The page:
Action conflict and suppression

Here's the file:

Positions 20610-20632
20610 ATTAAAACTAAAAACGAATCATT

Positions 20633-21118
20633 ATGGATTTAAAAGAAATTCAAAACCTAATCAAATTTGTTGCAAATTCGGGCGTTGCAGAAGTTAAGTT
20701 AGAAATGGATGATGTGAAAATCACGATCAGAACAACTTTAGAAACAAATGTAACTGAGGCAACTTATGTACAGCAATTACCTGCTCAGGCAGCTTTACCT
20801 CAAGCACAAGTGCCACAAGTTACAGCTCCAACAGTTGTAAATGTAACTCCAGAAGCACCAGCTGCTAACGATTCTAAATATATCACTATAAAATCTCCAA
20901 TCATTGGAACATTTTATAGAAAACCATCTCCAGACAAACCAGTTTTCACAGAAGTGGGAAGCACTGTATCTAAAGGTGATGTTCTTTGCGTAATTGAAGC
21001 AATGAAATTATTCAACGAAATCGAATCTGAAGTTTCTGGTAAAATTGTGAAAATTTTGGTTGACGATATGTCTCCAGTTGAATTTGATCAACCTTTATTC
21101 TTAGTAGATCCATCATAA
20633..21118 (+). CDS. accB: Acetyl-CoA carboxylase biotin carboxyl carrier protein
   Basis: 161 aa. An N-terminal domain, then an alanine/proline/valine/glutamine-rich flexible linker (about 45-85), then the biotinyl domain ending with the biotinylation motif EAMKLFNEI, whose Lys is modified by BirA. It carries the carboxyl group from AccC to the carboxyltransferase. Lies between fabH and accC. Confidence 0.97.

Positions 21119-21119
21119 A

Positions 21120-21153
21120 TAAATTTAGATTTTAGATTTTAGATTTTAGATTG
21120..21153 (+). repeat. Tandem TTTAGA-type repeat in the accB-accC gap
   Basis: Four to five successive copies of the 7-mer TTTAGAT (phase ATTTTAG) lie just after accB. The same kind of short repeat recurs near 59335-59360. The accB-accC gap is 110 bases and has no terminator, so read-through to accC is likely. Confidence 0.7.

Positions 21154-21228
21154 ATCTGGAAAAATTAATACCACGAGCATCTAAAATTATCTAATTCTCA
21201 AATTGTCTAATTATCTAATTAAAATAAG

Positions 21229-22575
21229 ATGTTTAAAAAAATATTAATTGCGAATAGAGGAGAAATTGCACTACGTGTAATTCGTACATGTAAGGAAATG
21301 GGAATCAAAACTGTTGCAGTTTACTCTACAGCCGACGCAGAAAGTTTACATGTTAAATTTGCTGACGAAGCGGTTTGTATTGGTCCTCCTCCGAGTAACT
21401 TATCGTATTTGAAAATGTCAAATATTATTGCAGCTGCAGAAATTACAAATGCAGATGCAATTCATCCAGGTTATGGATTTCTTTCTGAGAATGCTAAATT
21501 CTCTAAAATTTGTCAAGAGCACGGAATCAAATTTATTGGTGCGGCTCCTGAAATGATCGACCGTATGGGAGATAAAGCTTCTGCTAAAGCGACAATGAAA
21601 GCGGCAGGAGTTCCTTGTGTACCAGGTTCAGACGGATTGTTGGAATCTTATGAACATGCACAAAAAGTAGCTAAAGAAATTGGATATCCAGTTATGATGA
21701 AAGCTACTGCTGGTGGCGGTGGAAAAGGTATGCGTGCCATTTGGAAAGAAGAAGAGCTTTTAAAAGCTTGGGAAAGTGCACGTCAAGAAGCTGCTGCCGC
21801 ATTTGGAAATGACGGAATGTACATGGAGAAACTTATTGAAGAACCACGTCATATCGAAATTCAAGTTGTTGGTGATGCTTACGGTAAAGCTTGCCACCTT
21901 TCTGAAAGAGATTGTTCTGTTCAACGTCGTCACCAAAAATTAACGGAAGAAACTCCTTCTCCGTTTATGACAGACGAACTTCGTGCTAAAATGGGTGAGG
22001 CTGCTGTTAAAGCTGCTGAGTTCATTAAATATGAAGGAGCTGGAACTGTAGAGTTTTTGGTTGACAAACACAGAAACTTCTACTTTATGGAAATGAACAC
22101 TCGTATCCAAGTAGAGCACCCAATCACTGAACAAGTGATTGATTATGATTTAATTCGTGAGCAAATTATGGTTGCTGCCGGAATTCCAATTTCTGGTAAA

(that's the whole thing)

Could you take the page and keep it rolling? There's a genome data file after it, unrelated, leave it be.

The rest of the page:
As emphasized by William James and later elucidated by Sir Charles Sherrington, inhibition and interference are ubiquitous in the nervous system and play an essential role in voluntary movement. In everyday life, to produce fluid and precise skilled actions, an important process is to resolve conflicting external or internal cues and respond to ongoing changes in the environment. In this line of research, we attempt to tackle the question of how people resolve these conflicts and abort unwanted actions.Our previous research using a selective stop-signal task has shown that with training, people can selectively suppress a subset of multiple ongoing motor plans without interfering with the other components(2014). Our recent studies using motor-STROOP tasks with a forced-RT paradigm further found that recruitment of motor command under conflicting situations may be prone to levels of conflict in different contexts (SFN 2018,NCM 2018).We thus strive to tease apart the underlying motor preparation processes in a conflicting and changing environment.